Weight Loss Linked to Cardiometabolic Benefits

by Colleen Fleiss on  October 10, 2019 at 12:19 AM Weight Loss
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Maintaining weight loss was found to be associated with favorable heart disease, stroke, and diabetes risk factors compared to regaining weight after three years, stated new study led by researchers from the Jean Mayer USDA Human Nutrition Research Center on Aging at Tufts.
Weight Loss Linked to Cardiometabolic Benefits
Weight Loss Linked to Cardiometabolic Benefits

The study was published in the Journal of the American Heart Association on Oct. 9.

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"Regaining weight was associated with a reversal of the benefits seen from losing weight," said senior and corresponding author Alice H. Lichtenstein, a nutrition scientist and director of the Cardiovascular Nutrition Laboratory at the Jean Mayer USDA Human Nutrition Research Center on Aging. "If you lose weight and maintain the weight loss for a long period of time, do the benefits continue? The answer is yes and sometimes the benefits get even stronger. If you lose weight and don't maintain it, the benefits are diminished or disappear. These findings emphasize the dual importance of not only achieving a heathy body weight but maintaining a healthy body weight."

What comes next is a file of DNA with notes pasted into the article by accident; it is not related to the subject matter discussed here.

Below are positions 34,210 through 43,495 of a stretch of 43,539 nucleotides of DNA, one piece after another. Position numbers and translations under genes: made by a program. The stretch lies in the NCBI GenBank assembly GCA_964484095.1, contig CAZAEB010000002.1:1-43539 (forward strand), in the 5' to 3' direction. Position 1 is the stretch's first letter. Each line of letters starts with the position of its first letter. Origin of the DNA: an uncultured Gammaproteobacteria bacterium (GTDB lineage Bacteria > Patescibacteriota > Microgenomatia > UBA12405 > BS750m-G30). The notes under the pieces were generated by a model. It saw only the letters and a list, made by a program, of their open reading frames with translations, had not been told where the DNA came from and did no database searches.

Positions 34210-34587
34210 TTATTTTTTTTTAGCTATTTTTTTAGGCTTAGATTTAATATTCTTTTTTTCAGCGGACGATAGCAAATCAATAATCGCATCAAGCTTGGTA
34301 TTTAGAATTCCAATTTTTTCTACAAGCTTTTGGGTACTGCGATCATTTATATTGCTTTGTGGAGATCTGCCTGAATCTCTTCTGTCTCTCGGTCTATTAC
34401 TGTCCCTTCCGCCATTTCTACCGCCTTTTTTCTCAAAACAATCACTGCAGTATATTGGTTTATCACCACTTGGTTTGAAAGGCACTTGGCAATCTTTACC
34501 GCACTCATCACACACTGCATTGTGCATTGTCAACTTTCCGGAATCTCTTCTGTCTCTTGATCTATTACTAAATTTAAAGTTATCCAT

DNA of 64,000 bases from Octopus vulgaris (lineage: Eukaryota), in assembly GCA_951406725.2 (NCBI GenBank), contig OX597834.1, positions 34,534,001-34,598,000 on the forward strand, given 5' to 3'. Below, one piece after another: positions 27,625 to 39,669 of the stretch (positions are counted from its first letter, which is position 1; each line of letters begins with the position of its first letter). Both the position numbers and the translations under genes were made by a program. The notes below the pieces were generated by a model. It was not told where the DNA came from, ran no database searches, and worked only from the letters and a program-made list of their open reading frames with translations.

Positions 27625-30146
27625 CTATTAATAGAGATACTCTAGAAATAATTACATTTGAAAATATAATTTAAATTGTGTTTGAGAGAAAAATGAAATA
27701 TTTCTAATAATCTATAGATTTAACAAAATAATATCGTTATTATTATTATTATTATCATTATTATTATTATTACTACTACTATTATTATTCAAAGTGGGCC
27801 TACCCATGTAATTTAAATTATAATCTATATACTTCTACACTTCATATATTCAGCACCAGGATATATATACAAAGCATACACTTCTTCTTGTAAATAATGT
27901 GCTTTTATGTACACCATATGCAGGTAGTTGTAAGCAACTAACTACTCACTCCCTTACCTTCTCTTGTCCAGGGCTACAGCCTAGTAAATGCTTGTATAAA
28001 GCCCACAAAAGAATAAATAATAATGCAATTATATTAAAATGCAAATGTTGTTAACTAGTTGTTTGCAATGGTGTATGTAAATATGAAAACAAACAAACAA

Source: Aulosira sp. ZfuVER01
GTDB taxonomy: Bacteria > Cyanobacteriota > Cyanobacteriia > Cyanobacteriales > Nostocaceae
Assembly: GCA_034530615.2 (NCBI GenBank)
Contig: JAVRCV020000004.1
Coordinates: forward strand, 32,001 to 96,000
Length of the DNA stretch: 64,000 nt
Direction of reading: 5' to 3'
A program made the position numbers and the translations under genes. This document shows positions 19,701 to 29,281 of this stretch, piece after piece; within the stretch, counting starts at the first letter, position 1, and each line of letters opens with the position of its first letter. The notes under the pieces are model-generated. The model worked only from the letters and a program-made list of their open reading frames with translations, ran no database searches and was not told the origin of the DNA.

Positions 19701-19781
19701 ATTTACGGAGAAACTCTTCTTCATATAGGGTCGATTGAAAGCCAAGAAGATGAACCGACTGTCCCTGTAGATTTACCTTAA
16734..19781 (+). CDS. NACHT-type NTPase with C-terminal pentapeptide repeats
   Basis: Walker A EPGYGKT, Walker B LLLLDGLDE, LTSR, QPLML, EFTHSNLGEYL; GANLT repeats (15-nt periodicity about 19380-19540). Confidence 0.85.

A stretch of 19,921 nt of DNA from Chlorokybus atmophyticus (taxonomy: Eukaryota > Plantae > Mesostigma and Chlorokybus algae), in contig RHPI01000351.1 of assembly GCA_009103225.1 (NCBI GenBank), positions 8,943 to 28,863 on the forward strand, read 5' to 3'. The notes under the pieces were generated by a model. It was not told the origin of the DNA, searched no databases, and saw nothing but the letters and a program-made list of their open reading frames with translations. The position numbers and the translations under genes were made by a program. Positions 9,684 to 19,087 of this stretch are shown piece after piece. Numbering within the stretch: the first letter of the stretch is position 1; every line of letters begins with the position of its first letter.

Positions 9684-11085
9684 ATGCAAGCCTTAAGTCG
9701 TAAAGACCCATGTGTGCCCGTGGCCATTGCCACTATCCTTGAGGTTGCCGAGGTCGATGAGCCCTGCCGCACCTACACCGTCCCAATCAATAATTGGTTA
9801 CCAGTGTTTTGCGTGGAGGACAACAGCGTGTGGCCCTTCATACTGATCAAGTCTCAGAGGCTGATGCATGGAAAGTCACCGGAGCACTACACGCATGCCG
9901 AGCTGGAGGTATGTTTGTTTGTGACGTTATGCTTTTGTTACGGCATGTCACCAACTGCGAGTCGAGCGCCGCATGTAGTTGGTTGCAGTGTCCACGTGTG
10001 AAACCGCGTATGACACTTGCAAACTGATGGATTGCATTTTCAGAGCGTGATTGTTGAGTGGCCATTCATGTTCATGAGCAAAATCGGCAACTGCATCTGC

"What we need to focus on now is how we can support not only healthy approaches to losing weight but healthy approaches to helping those who are successful in losing weight maintain the weight loss. The latter may be the most challenging," Lichtenstein continued.

The team also sought to identify the point distinguishing "maintaining" from "regaining" and at what percentage the cardiometabolic risk benefits of weight loss were diminished, but found no clear point of demarcation. Few studies have directly compared successful weight loss maintenance with weight regain, in part because no standardized definition for successful weight-loss maintenance exists.

The study used data from the Look AHEAD trial, a multicenter controlled clinical trial assessing the association between weight loss and cardiovascular disease risk in individuals with obesity and type 2 diabetes.

Source: Eurekalert

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